For instance, Ziploc freezer bags are made from both Polyethylene-Low Density and Polyethylene-Linear Low-Density plastic. And while I won’t pretend to be an expert on the subject, I imagine that the combination of the two forms of plastic creates a stronger and more durable bag. 

Polyethylene is also considered safe for food storage by the FDA, which is good news for health nuts like myself as I don’t want to store food anywhere that will negatively affect my health. 

Okay, now here’s the difference…

Freezer bags have close to double the thickness of a regular storage bag. While an average storage bag has a thickness of around 1.5 Mil, freezer bags typically have a thickness of close to 3 Mil. Having double the thickness offers greater protection from air and moisture and lessens the chance of any sharp object tearing or puncturing through the bag.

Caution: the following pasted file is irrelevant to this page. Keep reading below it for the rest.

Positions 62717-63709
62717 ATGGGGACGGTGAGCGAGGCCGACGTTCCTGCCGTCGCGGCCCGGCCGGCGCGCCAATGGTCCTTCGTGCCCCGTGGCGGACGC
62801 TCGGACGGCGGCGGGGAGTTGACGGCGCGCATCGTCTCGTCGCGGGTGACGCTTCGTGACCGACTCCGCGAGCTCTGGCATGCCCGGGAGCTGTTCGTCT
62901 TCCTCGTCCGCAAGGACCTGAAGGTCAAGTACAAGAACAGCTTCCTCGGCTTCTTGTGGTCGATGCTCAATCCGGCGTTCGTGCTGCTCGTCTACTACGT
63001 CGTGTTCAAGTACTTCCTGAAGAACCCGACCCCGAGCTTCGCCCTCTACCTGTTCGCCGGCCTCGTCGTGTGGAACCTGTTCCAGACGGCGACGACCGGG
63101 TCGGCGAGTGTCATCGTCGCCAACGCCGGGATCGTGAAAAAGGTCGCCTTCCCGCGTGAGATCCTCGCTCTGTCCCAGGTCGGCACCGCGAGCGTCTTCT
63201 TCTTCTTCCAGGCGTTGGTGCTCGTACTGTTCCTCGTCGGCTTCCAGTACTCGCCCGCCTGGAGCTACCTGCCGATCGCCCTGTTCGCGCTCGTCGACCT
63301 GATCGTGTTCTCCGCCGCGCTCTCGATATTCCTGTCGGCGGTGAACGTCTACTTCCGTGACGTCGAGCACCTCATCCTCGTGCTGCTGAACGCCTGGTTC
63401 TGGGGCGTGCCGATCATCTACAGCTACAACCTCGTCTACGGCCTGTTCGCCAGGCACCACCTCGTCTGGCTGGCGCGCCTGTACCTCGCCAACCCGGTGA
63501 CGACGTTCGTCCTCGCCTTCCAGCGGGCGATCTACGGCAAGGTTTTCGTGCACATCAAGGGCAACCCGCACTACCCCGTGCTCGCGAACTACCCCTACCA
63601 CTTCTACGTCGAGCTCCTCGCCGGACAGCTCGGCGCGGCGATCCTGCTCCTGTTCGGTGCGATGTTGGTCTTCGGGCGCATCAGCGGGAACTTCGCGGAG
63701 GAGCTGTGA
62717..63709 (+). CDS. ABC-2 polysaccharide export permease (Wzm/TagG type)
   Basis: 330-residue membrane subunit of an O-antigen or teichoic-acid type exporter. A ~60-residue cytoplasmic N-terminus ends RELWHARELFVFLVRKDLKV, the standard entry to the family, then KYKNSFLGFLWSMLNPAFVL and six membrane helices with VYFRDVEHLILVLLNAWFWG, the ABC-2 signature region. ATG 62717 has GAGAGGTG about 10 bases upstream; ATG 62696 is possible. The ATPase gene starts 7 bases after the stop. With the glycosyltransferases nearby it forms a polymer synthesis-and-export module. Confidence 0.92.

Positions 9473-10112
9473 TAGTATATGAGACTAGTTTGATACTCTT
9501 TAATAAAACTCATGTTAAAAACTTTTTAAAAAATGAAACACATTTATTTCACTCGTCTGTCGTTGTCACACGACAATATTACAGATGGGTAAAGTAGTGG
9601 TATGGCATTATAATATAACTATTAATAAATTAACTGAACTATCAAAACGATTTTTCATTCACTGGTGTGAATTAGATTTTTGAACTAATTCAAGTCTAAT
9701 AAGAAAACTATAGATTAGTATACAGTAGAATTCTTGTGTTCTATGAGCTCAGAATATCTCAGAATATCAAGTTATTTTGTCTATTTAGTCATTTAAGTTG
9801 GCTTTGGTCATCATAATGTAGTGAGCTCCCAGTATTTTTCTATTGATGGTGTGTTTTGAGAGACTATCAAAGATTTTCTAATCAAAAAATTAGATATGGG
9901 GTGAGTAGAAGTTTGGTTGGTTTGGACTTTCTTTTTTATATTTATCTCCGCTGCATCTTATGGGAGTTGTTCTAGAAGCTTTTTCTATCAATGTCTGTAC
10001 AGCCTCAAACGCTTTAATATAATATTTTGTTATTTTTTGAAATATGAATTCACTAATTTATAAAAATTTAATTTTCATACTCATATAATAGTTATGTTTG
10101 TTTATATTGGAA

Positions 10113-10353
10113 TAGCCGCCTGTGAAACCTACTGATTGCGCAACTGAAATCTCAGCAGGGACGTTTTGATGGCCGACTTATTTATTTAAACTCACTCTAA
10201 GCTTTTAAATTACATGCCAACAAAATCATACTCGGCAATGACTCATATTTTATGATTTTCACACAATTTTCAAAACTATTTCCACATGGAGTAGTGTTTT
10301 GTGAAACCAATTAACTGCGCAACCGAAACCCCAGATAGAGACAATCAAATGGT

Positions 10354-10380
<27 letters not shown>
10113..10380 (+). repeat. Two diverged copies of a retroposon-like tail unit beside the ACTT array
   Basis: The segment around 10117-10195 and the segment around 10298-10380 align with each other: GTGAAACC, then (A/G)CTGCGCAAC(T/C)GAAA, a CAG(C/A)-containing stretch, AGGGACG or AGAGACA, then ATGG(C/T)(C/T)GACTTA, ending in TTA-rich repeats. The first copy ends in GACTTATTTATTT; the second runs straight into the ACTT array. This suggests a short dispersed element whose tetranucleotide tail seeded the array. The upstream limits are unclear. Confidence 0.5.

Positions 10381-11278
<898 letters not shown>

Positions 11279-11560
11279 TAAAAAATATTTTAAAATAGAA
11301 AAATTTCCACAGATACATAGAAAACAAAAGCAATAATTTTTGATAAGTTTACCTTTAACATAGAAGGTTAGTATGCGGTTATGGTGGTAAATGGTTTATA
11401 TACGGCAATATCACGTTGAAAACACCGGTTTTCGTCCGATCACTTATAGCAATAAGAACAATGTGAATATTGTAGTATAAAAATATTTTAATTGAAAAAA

Most freezer bags also come with a better-designed top-seal to help prevent any air or moisture from seeping in or out of the bag.

So, in short, freezer bags are better suited for storing food in the freezer, and storage bags are a cheaper alternative for storing food outside of the freezer. Although, freezer bags can still be used to preserve food outside of the freezer if you want to extend the shelf life of your food as much as possible.

Well, as much as you can expect from a sealable bag. 

Do Freezer Bags Make a Difference?

We now know that freezer bags are twice as thick as regular storage bags and come with a better top-seal, but does this make a difference?

Yes, it makes a huge difference. Meat that’s frozen in a freezer bag will have a much longer shelf life than meat that’s frozen in a storage bag. Even though the bag itself is only twice as thick (1.5 Mil to 3 Mil), the improved design of the top-seal greatly prevents air and moisture from getting in and out of the bag.